Trump does benefit from more unified Republican support, with 86 percent of likely GOP voters supporting him, ticking up from 80 percent in early August. Clinton receives 90 percent support among fellow Democrats, similar to 93 percent in August. In this poll, independents split 39 percent to 37 percent between Clinton and Trump. A month ago, they were tilted in Trump’s favor.
The poll finds no clear advantage for Trump across a range of issues and personal attributes. Clinton holds a nine-point advantage among registered voters on being closer to them on the issues, a 12-point advantage on “understanding the problems of people like you” and a 26-point edge on having the better personality and temperament to be president.
The two are closer when asked which candidate is more honest and trustworthy — 45 percent choose Clinton, while 43 percent pick Trump.
More than one-third of voters say the economy is the most important issue in their vote, and Clinton holds a narrow 50 percent to 44 percent edge over Trump in trust to handle the economy. Terrorism ranks second on a list of voters’ concerns, with Clinton and Trump trusted about evenly on the issue among registered voters (47 percent to 44 percent). Clinton has a slight 49 percent to 44 percent advantage on trust to handle immigration, which is ranked by 7 percent as the most important issue in their vote.
Clinton holds a double-digit advantage over Trump on trust to handle taxes and a more than 20-point edge on trust to handle international trade agreements, a signature issue of the GOP nominee’s candidacy.
Trump appeared to ease off his previous call to immediately deport all undocumented immigrants, although his position is still not entirely clear. His support for building a wall along the southern border and forcing Mexico to pay for it has not changed.
The Post-ABC poll finds broad skepticism of Trump’s overall approach, with 78 percent of voters saying they prefer offering undocumented immigrants who pass background checks a path to citizenship, which is Clinton’s position. Just 16 percent support full deportation. Six in 10 voters oppose building a wall along the country’s southern border, and nearly three-quarters say Trump would not be able to get Mexico to fund the barrier. Among Trump’s supporters, roughly three-quarters support building a wall, but 62 percent say they prefer a path to citizenship over deportation.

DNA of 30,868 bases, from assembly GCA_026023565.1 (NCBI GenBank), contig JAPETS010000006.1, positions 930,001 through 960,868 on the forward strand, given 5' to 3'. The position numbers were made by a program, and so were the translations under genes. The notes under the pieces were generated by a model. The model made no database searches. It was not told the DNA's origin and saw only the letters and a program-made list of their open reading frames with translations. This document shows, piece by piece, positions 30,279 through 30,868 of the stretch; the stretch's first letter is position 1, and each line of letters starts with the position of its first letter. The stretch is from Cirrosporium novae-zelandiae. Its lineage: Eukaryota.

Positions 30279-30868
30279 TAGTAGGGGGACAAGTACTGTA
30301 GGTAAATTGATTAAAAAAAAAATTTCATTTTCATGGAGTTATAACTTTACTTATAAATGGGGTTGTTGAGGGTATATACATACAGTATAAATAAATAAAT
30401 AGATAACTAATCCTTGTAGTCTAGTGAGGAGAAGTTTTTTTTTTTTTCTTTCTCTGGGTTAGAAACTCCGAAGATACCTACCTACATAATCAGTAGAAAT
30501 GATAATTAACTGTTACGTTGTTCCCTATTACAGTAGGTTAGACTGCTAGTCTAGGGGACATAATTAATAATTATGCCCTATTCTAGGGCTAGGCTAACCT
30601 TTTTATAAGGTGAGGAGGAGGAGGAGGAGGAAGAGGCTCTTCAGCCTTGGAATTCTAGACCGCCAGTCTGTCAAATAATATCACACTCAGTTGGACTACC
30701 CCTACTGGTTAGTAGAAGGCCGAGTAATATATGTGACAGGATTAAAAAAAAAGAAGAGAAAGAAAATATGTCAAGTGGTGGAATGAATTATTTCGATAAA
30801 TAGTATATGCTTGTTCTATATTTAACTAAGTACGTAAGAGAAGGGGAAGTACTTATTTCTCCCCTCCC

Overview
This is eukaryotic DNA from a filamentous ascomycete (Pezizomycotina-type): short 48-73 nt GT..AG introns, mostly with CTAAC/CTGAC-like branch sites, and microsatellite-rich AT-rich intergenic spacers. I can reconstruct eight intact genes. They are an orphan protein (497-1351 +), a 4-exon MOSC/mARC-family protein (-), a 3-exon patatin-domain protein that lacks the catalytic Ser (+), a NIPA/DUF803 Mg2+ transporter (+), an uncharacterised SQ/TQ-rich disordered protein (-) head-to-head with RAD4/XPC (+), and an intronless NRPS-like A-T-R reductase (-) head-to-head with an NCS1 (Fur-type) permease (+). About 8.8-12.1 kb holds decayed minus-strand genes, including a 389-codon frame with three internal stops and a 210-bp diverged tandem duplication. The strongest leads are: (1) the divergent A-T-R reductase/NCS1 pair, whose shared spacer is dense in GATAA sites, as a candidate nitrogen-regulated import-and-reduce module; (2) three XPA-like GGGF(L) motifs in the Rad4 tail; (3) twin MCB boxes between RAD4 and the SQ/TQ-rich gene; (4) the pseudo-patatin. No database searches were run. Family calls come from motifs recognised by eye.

In general, more than 6 in 10 voters say Trump has been inconsistent about the policies he would pursue as president, and 46 percent say this makes them think less of Trump. More than 4 in 10 voters say Clinton has been inconsistent, with 31 percent saying this makes them think less of her.
Beyond their policy differences, both Trump and Clinton continue to face widespread skepticism over questions of ethics and personality.
Just over 7 in 10 voters say Clinton is “too willing to bend the rules,” including a striking 55 percent of fellow Democrats. Meanwhile, a 57 percent majority of voters say Trump is biased against women and minorities. Neither sentiment has softened much in recent months.
Voters are also skeptical of how Clinton and Trump would manage conflicts of interest with their ties to nonprofit organizations and business, respectively. Almost 6 in 10 voters say they are very or somewhat concerned about conflicts with Trump’s business interests, while a similar portion are concerned about conflicts between Clinton’s work as president and the Clinton Foundation.
Concerns about Clinton’s use of a private email server have peaked in the two months after the FBI recommended against criminally charging her. Fully 64 percent of voters say they disapprove of her handling of questions about her use of personal email while secretary of state, up slightly from 59 percent in June to the highest level in Post-ABC polling since last year. Half of voters, 50 percent, say they “strongly disapprove” of her handling of questions.
Amid Clinton and Trump’s struggles, the Post-ABC poll finds 58 percent of Americans overall approve of President Obama’s job performance, the highest since July 2009 and continuing the positive movement since December when he stood at 45 percent. Underscoring the passionate negative views that voters have of the candidate they oppose this year, nearly 8 in 10 Americans who disapprove of Obama say he has done real damage to the country.
The Post-ABC poll was conducted Sept. 5-8 among a random national sample of 1,002 adults reached by cellular and landline phones. Overall results have a margin of sampling error of plus or minus 3.5 percentage points; the error margin is four points among the sample of 842 registered voters, and 4.5 points among the sample of 642 likely voters.
Emily Guskin contributed to this report.